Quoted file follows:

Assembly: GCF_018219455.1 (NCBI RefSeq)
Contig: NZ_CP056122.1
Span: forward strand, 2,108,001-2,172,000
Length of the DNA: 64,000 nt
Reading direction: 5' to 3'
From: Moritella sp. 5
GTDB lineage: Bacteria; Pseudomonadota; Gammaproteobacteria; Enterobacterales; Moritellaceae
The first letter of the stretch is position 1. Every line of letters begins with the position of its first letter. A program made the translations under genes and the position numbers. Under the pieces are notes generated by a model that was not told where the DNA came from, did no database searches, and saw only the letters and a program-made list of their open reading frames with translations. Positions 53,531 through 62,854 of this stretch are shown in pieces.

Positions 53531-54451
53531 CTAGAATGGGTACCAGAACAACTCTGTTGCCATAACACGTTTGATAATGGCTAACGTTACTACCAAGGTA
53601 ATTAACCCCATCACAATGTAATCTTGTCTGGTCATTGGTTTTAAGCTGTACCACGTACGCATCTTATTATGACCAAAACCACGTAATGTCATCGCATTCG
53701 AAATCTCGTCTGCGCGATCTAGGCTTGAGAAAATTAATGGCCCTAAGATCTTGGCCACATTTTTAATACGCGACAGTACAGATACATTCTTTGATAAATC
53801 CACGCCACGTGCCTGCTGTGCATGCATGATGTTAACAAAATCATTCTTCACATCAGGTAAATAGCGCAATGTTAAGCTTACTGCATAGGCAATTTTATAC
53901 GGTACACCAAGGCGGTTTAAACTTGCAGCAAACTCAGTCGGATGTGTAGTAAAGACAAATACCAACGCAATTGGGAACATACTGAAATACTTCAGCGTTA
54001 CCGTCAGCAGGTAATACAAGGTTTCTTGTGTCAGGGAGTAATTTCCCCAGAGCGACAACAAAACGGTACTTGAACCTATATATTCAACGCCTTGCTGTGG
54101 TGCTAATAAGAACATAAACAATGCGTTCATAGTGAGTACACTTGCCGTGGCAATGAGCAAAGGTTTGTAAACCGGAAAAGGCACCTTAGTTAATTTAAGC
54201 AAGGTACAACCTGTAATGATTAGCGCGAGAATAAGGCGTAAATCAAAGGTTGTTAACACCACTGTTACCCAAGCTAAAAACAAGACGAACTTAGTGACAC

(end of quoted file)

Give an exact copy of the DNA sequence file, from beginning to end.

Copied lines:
Assembly: GCF_018219455.1 (NCBI RefSeq)
Contig: NZ_CP056122.1
Span: forward strand, 2,108,001-2,172,000
Length of the DNA: 64,000 nt
Reading direction: 5' to 3'
From: Moritella sp. 5
GTDB lineage: Bacteria; Pseudomonadota; Gammaproteobacteria; Enterobacterales; Moritellaceae
The first letter of the stretch is position 1. Every line of letters begins with the position of its first letter. A program made the translations under genes and the position numbers. Under the pieces are notes generated by a model that was not told where the DNA came from, did no database searches, and saw only the letters and a program-made list of their open reading frames with translations. Positions 53,531 through 62,854 of this stretch are shown in pieces.

Positions 53531-54451
53531 CTAGAATGGGTACCAGAACAACTCTGTTGCCATAACACGTTTGATAATGGCTAACGTTACTACCAAGGTA
53601 ATTAACCCCATCACAATGTAATCTTGTCTGGTCATTGGTTTTAAGCTGTACCACGTACGCATCTTATTATGACCAAAACCACGTAATGTCATCGCATTCG
53701 AAATCTCGTCTGCGCGATCTAGGCTTGAGAAAATTAATGGCCCTAAGATCTTGGCCACATTTTTAATACGCGACAGTACAGATACATTCTTTGATAAATC
53801 CACGCCACGTGCCTGCTGTGCATGCATGATGTTAACAAAATCATTCTTCACATCAGGTAAATAGCGCAATGTTAAGCTTACTGCATAGGCAATTTTATAC
53901 GGTACACCAAGGCGGTTTAAACTTGCAGCAAACTCAGTCGGATGTGTAGTAAAGACAAATACCAACGCAATTGGGAACATACTGAAATACTTCAGCGTTA
54001 CCGTCAGCAGGTAATACAAGGTTTCTTGTGTCAGGGAGTAATTTCCCCAGAGCGACAACAAAACGGTACTTGAACCTATATATTCAACGCCTTGCTGTGG
54101 TGCTAATAAGAACATAAACAATGCGTTCATAGTGAGTACACTTGCCGTGGCAATGAGCAAAGGTTTGTAAACCGGAAAAGGCACCTTAGTTAATTTAAGC
54201 AAGGTACAACCTGTAATGATTAGCGCGAGAATAAGGCGTAAATCAAAGGTTGTTAACACCACTGTTACCCAAGCTAAAAACAAGACGAACTTAGTGACAC